Nearly five years ago, a motorcycle accident left Jeff Hider with no movement from about his hips down. He thought he would never be able to ride a bike or a motorcycle again.
Following the accident, he was visited in his room at Northridge Hospital Medical Center by a representative from the Triumph Foundation — a nonprofit organization based in Santa Clarita that provides exercising opportunities to individuals who have spinal cord injuries and disorders. During the visit, Anthony Orefice showed Hider a photo album of all the physical activities that are possible in a wheelchair, including scuba diving, water skiing and skydiving.
For Hider, who’d once dreamed of riding down the West Coast on a touring bicycle, the obvious place to start was on hand cycles — three-wheeled bikes propelled by arm movement.
“Wind in my face was something I really liked,” Hider said. “On the hand cycle, I can get that. It feels like you’re going really fast because you’re inches off the ground. It’s fun.”
Now Hider, who served as a Marine line mechanic for the helicopter squadron at Camp Pendleton, hopes to share the hand cycling experience with injured veterans and other San Fernando Valley residents who could benefit from the experience. He will serve as a coach in a series of free hand cycling clinics and riding sessions as part of new program called Valley GO! that was developed by California State University, Northridge and the Triumph Foundation.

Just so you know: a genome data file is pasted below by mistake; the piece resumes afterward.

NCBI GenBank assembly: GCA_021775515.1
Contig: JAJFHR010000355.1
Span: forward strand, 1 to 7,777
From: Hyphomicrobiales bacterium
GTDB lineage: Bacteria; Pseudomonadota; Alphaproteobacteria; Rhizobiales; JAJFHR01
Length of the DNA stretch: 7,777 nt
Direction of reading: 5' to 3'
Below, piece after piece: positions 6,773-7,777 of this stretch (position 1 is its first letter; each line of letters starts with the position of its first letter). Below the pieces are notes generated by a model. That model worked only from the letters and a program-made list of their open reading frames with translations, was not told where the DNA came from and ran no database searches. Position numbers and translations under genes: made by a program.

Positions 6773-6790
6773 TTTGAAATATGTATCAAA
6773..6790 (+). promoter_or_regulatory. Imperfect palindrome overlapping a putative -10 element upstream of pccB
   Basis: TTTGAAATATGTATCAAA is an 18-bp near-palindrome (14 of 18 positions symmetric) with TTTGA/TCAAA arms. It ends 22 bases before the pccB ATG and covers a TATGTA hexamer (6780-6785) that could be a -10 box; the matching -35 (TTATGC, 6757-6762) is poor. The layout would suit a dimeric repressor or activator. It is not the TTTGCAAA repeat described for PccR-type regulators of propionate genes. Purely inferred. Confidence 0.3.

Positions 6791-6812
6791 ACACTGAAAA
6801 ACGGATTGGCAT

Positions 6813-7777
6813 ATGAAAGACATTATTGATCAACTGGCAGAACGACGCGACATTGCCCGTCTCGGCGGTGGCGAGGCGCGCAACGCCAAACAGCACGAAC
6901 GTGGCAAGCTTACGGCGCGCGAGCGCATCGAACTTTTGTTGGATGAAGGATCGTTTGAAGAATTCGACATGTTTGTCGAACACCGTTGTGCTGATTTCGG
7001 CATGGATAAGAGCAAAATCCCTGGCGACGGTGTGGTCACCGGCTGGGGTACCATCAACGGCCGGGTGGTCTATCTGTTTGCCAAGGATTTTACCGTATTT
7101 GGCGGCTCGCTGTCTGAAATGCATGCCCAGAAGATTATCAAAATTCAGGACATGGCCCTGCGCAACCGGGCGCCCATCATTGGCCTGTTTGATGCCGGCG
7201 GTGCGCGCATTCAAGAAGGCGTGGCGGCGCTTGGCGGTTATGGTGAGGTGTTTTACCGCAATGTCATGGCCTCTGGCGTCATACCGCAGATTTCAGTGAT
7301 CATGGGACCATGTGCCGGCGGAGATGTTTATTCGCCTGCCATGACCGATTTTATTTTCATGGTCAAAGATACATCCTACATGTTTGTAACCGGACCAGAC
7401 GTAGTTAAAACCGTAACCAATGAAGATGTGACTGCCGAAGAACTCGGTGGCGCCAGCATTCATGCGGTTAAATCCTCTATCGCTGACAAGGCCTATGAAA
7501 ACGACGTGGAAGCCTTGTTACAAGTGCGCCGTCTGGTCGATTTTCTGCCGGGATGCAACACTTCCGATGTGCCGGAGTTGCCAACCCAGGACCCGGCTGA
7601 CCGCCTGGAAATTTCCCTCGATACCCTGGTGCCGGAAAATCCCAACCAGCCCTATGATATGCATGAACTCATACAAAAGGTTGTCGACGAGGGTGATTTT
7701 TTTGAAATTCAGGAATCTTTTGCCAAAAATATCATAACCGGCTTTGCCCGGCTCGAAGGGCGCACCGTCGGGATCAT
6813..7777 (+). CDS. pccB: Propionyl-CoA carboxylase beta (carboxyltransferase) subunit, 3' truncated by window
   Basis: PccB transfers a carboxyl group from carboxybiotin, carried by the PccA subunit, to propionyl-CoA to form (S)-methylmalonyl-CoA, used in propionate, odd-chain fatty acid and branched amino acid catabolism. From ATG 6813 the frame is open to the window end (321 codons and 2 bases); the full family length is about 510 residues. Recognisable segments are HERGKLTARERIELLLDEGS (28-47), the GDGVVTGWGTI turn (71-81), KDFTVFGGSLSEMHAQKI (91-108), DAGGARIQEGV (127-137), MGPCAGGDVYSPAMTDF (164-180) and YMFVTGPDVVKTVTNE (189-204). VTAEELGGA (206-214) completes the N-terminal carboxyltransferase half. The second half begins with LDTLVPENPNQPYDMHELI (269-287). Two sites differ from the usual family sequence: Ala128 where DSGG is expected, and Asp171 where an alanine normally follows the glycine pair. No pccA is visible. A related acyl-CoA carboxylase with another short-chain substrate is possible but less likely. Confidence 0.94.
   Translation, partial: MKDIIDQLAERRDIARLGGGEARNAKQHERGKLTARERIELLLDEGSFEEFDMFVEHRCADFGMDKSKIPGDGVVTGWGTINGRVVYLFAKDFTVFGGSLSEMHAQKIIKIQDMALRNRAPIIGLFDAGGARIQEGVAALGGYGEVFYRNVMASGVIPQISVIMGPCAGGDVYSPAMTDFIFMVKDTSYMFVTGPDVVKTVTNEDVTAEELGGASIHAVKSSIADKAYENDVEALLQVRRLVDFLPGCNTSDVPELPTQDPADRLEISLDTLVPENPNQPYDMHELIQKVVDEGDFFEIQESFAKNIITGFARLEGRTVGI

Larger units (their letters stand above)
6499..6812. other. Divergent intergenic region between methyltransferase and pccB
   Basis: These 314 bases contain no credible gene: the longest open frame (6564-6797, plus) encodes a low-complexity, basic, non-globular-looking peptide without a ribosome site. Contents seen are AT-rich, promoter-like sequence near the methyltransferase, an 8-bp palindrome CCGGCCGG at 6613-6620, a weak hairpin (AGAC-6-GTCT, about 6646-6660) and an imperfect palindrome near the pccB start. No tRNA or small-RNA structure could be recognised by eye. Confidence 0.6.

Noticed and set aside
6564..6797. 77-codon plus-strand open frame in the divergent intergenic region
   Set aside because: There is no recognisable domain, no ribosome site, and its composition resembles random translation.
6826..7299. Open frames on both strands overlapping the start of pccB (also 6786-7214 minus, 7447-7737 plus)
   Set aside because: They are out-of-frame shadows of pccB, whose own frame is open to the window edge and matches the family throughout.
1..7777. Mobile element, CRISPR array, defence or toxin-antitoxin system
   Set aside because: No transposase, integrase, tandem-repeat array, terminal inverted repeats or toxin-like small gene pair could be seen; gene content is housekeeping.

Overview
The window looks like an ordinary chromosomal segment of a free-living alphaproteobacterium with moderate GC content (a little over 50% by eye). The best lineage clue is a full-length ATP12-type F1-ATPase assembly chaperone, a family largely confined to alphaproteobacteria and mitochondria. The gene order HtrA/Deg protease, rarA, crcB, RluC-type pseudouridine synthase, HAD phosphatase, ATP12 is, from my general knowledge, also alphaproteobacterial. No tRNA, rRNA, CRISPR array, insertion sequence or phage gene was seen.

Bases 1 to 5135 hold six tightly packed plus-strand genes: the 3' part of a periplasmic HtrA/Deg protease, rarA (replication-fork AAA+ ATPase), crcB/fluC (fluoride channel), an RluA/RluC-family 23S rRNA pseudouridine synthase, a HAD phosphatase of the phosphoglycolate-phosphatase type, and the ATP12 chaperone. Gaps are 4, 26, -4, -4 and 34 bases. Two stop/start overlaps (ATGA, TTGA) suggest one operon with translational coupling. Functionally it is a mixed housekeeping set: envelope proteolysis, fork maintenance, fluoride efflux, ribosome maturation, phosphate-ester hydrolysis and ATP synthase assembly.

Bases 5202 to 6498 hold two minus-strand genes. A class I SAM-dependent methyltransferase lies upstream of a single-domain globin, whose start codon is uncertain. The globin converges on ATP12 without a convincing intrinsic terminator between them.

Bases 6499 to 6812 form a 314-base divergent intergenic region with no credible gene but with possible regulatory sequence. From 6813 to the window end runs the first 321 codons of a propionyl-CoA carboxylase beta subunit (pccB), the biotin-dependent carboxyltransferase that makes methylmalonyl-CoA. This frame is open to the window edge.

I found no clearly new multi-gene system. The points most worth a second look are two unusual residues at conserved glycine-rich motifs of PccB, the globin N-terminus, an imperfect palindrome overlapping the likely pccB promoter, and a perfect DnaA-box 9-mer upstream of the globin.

The hand cycling clinics will be held from 11 a.m. to 3 p.m. on Feb. 2, March 2, April 6 and May 11 at Balboa Park.
The clinics will be beneficial to both new riders and experienced riders, said Bordin Endinjok, a kinesiology student who will coordinate the clinics.
“It can be as challenging as they want it to be,” Endinjok said. “You’re not going to be injured. This is something you can ease into and develop.”
Valley GO! is targeted to veterans with spinal injuries or other disabilities that affect balance, but it is open to anyone in the community. The idea is to provide hand cycling equipment and the expertise of knowledgable trainers.
The Valley GO! program is a collaboration between CSUN’s Center of Achievement through Adapted Physical Activity and the Institute for Community Health and Wellbeing, as well as the Triumph Foundation. To facilitate the clinics, CSUN will hire six students to assist.
The program is funded by a grant from the U.S. Department of Veterans Affairs. The grant covered the cost of two hand cycles, payment for student trainers, as well as the costs of Triumph Foundation trainers and transportation of about a dozen cycles to the clinics.
“I think it’s important because sometimes there’s a lack of opportunity for hand cycles compared to regular bicycles,” said Teri Todd, a director of the Center of Achievement through Adapted Physical Activity at CSUN, who is co-principal investigator with sociology professor David Boyns. “It’s going to benefit our community, our veterans, and our students.”
Andrew Skinner, co-founder of the Triumph Foundation, emphasized that the clinics are open to all community members, including those who are not veterans and those without disabilities.
“A lot of people come out and fall in love with the hand cycles even if they don’t have a quote-unquote disability,” Skinner said. “They find it preferable for their lifestyle. You might find [you like] it better than riding a regular bike.”
To participate in the workshops or for more information, contact Teri Todd at firstname.lastname@example.org.
For more information about the Triumph Foundation, visit https://triumph-foundation.org.